TOKYO -- Ailing Japanese auto parts supplier Akebono Brake Industry will shut down or sell six factories and eliminate about 3,000 jobs, or 30% of its global staff, under a restructuring plan presented to creditors.
The company, which is set to receive a 20 billion yen ($185 million) bailout from a Japanese rescue fund, will also see its three top executives exit in the fall as it seeks to put together a viable turnaround plan that includes debt forgiveness from lenders.
Of the18 factories it operates globally, Akebono intends to shutter three of its four facilities in the U.S. in a two-step process. Two locations will be closed next year, followed by another a few years later.
In Europe, the brake supplier will either sell or shut down its facilities in France and Slovakia, while closing the doors of its research-and-development centers in Germany and the U.K., meaning a complete withdrawal from manufacture and R&D in Europe. Some sales operations will remain there.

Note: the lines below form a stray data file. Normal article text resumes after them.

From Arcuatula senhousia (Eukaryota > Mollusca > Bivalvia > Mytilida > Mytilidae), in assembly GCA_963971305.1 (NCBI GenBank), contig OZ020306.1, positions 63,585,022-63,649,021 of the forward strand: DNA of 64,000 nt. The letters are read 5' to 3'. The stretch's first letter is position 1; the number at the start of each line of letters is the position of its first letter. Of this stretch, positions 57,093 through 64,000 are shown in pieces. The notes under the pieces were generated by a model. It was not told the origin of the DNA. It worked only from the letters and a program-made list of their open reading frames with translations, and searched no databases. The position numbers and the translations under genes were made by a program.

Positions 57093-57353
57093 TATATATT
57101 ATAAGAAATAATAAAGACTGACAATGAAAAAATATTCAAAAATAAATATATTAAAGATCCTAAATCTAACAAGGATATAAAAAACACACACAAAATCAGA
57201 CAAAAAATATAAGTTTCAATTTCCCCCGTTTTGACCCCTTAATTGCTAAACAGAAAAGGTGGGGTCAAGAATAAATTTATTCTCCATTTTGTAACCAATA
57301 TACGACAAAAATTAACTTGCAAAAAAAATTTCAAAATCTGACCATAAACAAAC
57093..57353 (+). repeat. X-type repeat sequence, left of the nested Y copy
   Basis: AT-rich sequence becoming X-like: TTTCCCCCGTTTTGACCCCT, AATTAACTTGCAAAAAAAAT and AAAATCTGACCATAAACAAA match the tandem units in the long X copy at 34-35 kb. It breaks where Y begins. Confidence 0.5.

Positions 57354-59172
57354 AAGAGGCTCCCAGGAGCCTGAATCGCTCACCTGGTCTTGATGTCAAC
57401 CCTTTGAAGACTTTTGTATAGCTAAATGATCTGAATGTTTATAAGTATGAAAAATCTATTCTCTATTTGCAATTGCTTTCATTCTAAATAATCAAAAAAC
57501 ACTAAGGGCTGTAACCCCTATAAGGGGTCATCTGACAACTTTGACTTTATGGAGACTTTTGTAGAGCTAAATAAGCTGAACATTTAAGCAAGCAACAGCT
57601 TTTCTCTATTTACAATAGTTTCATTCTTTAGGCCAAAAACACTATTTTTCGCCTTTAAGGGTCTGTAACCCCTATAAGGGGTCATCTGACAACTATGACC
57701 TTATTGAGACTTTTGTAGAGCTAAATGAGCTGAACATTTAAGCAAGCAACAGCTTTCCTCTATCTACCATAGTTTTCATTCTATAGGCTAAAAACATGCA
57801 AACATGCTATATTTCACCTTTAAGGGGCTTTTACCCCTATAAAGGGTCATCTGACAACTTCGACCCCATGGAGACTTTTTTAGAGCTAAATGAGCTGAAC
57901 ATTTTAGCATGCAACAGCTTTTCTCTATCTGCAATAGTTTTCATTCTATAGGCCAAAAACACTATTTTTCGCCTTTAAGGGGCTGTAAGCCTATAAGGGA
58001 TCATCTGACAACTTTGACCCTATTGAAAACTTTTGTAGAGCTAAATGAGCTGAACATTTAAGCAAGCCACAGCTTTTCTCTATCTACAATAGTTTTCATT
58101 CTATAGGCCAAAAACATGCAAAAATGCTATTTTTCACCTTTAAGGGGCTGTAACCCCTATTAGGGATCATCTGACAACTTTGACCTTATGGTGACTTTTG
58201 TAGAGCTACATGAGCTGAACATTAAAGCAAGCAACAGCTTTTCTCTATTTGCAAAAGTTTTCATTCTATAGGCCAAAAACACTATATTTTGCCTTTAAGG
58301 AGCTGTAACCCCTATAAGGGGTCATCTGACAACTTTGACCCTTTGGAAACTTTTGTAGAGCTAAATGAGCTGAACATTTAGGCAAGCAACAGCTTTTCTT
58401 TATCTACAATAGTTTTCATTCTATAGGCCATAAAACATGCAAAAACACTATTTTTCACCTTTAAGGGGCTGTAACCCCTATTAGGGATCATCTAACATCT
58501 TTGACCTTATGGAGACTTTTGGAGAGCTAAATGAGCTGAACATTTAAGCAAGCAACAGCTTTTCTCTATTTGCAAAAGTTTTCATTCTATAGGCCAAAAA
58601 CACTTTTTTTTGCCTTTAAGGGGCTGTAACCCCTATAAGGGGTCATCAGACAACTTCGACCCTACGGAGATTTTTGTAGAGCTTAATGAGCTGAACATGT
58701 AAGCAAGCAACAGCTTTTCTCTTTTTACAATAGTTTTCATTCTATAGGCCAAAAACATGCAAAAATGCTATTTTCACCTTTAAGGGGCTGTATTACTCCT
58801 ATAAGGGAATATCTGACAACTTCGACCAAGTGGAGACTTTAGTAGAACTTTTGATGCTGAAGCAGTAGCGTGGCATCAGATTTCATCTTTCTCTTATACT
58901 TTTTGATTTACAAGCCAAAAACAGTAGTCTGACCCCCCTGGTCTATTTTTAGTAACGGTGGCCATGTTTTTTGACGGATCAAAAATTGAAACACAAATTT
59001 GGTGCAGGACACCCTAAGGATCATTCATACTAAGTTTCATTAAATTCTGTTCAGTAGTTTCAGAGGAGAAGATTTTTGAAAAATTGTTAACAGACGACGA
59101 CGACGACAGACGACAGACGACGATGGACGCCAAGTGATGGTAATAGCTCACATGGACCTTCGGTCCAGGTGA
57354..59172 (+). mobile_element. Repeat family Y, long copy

One factory in be shut down in Japan.
Akebono's three representative directors, including Chairman, President and CEO Hisataka Nobumoto, will step down after its shareholders vote Sept. 27 on its plans to issue preferred shares to bailout provider Japan Industrial Solutions. The fund is to send two directors to the company.
Akebono, which controls a 20% share worldwide in automotive brake pads, was burned by its expansion plan in North America, where it lost orders for General Motors' latest vehicle models. The Japanese company filed in January for an out-of-court workout plan and has been discussing its restructuring plan with creditors. It announced last week that it will issue preferred shares to Japan Industrial Solutions in exchange for the capital injection.